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I am referring to Proposition 1.6 of CHAPTER 5 in Milne's notes on Class Field Theory, it claims that given a modulus $\mathfrak m$ of $K$, and its ray class group $\mathcal C_{\mathfrak m}$,

Every class in $\mathcal C_{\mathfrak m}$ is represented by an integral ideal $\mathfrak a$, and two integral ideals $\mathfrak a$ and $\mathfrak b$ represent the same class in $\mathcal C_\mathfrak m$ if and only if there exit nonzero $a,b \in \mathcal O_K$ such that $$a \equiv b \equiv 1 \mod{\mathfrak m_0},$$ and $a$ and $b$ have the same sign for every real prime dividing $\mathfrak m$.

My question is this:

For a proof, taking an element $\mathfrak a$ of $I^{S(\mathfrak m)}$ and writing it as $\mathfrak b \mathfrak c^{-1}$ with $\mathfrak b$ and $\mathfrak c$ integral ideals in $I^{S(\mathfrak m)}$, he chooses a nonzero $c \in \mathfrak c \cap K^S$, (which exists buy CRT) and notes that $c \mathfrak a$ is integral. What guarantees that $c \in K_{\mathfrak m,1}$, since $\mathcal C_{\mathfrak m}$ is defined to be $I^{S(\mathfrak m)}/K_{\mathfrak m,1}$? From the construction suggested, it only follows that the prime factoisation of $c$ doesn't involve any finite primes of $S(\mathfrak m)$. Indeed, we can apply CRT after requiring that $c$ be $1 \equiv \wp^{\mathfrak m(\wp)}$ for all finite primes $\wp$ dividing $\mathfrak m$, but it still doesn't guarantee that $c$ is totally positive.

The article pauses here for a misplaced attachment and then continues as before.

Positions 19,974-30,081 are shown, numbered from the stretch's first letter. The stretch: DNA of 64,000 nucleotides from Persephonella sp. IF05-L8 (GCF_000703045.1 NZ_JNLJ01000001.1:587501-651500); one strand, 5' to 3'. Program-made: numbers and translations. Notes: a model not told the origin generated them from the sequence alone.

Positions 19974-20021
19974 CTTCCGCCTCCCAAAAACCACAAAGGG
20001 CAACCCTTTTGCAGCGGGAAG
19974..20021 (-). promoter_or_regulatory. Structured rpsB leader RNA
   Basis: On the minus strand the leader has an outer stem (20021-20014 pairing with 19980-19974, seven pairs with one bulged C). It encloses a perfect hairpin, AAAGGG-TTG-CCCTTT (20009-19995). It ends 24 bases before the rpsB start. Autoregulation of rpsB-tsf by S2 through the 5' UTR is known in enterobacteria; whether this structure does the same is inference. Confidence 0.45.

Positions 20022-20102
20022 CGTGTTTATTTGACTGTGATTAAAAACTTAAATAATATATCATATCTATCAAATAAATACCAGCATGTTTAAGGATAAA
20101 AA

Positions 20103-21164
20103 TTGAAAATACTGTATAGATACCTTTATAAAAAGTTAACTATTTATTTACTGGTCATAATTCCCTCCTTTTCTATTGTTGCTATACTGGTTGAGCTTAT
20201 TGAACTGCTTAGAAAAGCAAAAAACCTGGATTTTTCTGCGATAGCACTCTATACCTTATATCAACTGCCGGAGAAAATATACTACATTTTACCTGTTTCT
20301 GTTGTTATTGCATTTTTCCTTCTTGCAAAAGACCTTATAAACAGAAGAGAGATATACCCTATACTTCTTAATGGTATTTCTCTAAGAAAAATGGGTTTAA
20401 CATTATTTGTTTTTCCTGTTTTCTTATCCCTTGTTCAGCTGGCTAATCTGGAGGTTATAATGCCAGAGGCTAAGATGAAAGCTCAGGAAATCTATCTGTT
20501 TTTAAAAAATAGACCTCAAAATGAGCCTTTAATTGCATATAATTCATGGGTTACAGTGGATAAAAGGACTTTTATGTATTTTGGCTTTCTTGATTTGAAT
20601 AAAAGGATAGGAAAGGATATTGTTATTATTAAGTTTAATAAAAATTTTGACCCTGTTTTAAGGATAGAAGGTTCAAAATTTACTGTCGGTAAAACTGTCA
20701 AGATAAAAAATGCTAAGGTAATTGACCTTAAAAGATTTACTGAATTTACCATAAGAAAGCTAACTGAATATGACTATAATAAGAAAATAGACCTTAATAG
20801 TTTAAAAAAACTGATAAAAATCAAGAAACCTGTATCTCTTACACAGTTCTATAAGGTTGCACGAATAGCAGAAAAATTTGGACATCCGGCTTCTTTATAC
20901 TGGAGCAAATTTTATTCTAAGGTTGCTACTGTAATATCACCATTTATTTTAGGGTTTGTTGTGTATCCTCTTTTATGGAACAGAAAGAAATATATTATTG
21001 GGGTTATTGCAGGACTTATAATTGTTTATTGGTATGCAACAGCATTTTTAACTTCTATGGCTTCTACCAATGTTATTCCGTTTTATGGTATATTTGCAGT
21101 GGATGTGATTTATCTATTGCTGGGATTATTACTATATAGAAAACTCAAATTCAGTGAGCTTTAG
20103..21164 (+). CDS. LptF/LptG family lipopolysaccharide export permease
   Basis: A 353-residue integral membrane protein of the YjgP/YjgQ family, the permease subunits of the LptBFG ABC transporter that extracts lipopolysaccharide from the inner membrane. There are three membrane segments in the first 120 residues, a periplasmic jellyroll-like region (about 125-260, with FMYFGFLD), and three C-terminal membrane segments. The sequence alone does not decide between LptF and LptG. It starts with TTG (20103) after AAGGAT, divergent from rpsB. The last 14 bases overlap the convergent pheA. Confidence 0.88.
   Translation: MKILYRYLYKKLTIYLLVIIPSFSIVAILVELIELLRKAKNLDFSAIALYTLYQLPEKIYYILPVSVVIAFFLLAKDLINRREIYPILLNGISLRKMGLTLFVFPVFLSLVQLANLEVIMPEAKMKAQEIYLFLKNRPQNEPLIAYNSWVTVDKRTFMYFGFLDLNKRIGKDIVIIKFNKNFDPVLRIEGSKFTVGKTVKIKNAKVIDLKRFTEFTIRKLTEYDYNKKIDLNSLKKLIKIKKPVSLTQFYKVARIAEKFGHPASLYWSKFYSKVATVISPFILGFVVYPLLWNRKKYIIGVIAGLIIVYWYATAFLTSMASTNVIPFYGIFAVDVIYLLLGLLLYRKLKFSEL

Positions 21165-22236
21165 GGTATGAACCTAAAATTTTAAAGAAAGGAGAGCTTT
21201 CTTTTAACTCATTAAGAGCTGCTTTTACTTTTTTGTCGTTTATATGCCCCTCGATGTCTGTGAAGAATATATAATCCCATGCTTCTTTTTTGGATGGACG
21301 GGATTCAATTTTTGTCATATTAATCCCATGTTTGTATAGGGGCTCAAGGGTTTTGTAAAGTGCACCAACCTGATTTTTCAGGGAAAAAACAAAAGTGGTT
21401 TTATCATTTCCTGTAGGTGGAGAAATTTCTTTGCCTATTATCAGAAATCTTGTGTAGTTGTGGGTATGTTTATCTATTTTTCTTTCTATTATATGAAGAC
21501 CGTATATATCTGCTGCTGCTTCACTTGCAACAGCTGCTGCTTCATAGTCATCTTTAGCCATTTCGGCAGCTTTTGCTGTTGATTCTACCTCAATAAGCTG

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  • $\begingroup$ ad 2: multiply the congruence by the inverse residue class of a. $\endgroup$ – franz lemmermeyer Aug 5 '17 at 10:53
  • $\begingroup$ Thanks! I realised it soon afterwards. So I deleted that part of the question in an edit. I still have no clue regarding the total positivity of $c$. $\endgroup$ – Sameer Kulkarni Aug 5 '17 at 11:27
  • $\begingroup$ I'm not sure I understand your problem, but why can't you choose $c$ totally positive? Every nonzero residue class contains totally positive elements by the strong approximation theorem (CRT). $\endgroup$ – franz lemmermeyer Aug 5 '17 at 12:03
  • $\begingroup$ Ah I see. That answers it. I didn't think of the approximation theorem. Thanks!! $\endgroup$ – Sameer Kulkarni Aug 5 '17 at 12:16

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